Posts Tagged ‘The Three Soldiers Statue’

The Vietnam Women's Memorial

The Vietnam Women’s Memorial

On this bike ride I stopped by the Vietnam Women’s Memorial, which is one of the three main components of the Vietnam Veterans Memorial complex; the other two being the The Vietnam Veterans Memorial Wall and The Three Soldiers Statue. It is located at 5 Henry Bacon Drive (MAP) in northwest D.C., in Constitution Gardens adjacent to the National Mall, just northeast of The Lincoln Memorial.

The Vietnam Women’s Memorial is a memorial dedicated to the women of the United States who served in the Vietnam War, most of whom were nurses.  In all, over 265,000 women served in the U.S. armed forces, with nearly 10,000 women in uniform actually served in-country during the Vietnam War. The Memorial is intended to serve as a reminder of the importance of women in the conflict.

The memorial statue depicts three uniformed women with a wounded soldier, creating a true sculpture in the round composition that is interesting from all angles. One of the nurses is shown as she serves as the life support for a wounded soldier lying across her lap. The standing woman looks up, in search of a med-i-vac helicopter or, perhaps, in search of help from God.  The fourth figure is a kneeling figure which the sculpture has called “the heart and soul” of the piece because so many vets see themselves in her as “she stares at any empty helmet, her posture reflecting her despair, frustrations, and all the horrors of war.”

The Vietnam Women’s Memorial was designed by Glenna Maxey Goodacre and dedicated in November of 1993, nine years after the Three Soldiers Statue was added to the Memorial Wall, which had been dedicated two years earlier.  This gives it the distinction of being a first in our nation’s capitol, and in our nation.  Unveiled and dedicated four years prior to the Women In Military Service For America Memorial, the Vietnam Women’s Memorial was the first memorial in American history to honor women’s patriotic service.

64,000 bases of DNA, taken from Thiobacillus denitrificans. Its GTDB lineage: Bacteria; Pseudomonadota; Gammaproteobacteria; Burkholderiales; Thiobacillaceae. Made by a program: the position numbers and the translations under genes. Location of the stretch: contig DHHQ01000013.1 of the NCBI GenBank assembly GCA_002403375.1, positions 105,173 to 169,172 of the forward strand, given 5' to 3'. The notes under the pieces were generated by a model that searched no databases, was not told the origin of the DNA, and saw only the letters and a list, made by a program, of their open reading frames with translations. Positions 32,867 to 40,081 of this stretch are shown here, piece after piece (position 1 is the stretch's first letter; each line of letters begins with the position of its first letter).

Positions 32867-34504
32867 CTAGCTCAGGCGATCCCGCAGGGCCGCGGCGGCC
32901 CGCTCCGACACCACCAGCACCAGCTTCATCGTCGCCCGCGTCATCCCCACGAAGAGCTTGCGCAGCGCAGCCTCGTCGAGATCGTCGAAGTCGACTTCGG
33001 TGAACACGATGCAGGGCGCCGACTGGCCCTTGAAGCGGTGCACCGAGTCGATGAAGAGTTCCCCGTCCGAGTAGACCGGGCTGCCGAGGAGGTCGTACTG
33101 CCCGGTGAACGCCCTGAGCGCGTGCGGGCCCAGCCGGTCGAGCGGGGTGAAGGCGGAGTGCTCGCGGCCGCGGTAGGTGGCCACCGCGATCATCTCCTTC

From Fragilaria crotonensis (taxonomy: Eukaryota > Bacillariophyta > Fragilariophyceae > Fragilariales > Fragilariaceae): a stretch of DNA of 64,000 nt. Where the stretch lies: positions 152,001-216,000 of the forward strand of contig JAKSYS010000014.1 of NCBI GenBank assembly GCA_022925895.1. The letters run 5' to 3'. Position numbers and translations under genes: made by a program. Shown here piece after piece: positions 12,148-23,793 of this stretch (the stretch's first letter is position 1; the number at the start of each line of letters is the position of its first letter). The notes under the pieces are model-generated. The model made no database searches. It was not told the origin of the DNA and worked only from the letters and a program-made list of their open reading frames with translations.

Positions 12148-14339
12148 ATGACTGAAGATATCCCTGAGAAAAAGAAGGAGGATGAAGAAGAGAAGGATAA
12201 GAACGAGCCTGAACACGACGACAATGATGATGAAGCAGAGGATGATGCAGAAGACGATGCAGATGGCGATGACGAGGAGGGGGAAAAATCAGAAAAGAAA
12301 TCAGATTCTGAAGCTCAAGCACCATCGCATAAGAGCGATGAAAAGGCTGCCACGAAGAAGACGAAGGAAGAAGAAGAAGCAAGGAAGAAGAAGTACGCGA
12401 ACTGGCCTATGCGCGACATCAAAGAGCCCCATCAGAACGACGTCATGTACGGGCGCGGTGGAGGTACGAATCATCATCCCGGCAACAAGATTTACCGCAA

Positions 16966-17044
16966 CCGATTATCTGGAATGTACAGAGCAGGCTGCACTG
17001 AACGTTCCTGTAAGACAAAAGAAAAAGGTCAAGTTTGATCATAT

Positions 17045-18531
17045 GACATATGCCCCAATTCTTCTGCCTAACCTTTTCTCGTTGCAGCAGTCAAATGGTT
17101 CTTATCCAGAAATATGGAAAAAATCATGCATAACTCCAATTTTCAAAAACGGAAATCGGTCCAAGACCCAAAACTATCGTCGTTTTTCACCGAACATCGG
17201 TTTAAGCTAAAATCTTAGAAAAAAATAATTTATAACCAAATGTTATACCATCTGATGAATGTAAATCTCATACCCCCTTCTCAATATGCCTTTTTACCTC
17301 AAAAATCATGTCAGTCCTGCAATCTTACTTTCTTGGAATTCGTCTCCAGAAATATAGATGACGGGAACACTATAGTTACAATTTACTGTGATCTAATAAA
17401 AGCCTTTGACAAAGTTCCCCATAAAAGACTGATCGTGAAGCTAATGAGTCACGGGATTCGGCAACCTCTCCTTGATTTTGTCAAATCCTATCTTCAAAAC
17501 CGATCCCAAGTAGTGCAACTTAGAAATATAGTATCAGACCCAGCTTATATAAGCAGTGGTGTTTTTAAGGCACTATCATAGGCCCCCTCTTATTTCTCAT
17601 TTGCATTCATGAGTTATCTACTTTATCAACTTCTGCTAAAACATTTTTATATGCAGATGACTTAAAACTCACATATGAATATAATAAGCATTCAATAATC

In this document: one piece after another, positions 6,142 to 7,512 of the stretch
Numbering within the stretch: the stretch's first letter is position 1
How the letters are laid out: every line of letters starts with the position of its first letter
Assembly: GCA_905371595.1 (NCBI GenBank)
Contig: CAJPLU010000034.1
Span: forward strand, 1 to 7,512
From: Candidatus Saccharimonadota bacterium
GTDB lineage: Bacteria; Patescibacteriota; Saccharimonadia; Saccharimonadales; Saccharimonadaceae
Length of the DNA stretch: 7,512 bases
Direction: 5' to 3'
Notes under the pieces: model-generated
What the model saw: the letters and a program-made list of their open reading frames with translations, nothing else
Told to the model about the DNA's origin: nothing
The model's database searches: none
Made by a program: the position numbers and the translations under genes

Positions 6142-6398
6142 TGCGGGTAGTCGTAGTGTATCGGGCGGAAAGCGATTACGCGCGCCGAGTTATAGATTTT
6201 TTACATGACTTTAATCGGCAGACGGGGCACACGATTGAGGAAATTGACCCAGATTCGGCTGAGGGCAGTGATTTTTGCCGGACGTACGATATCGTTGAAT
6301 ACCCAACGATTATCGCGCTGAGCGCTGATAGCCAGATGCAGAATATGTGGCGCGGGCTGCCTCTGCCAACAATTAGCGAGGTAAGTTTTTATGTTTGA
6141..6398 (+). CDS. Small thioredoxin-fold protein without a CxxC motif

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The Vietnam Veterans Memorial Wall

The Vietnam Veterans Memorial Wall

On this day in 1957, U.S. military personnel suffered their first casualties of the Vietnam War when 13 Americans were wounded in three terrorist bombings of Military Assistance Advisory Group and U.S. Information Service installations in Saigon. The rising tide of guerrilla activity in South Vietnam reached an estimated 30 terrorist incidents by the end of the year and at least 75 local officials were assassinated or kidnapped in the last quarter of 1957. Unfortunately, this was just the beginning for the U.S. By the end of the war in 1975, estimates for the total U.S. casualties during the Vietnam War are 58,286 killed in action or non-combat deaths (including the missing and deaths in captivity), 153,303 wounded in action, and 1,645 missing in action.

In addition to U.S. casualties, estimates place the number of deaths for the Democratic Republic of Vietnam and the Viet Cong at 1.1 million, while 220,357 were killed in action from the Republic of Vietnam. It is also estimated that 4,407 from the Republic of Korea, 487 from Australia. 351 from Thailand, 37 New Zealanders, and 30,000 Laotian Meo/Hmong were killed.  Additionally, estimates place the number of civilian deaths between 195,000-430,000 in South Vietnam, and 50,000-65,000 in North Vietnam.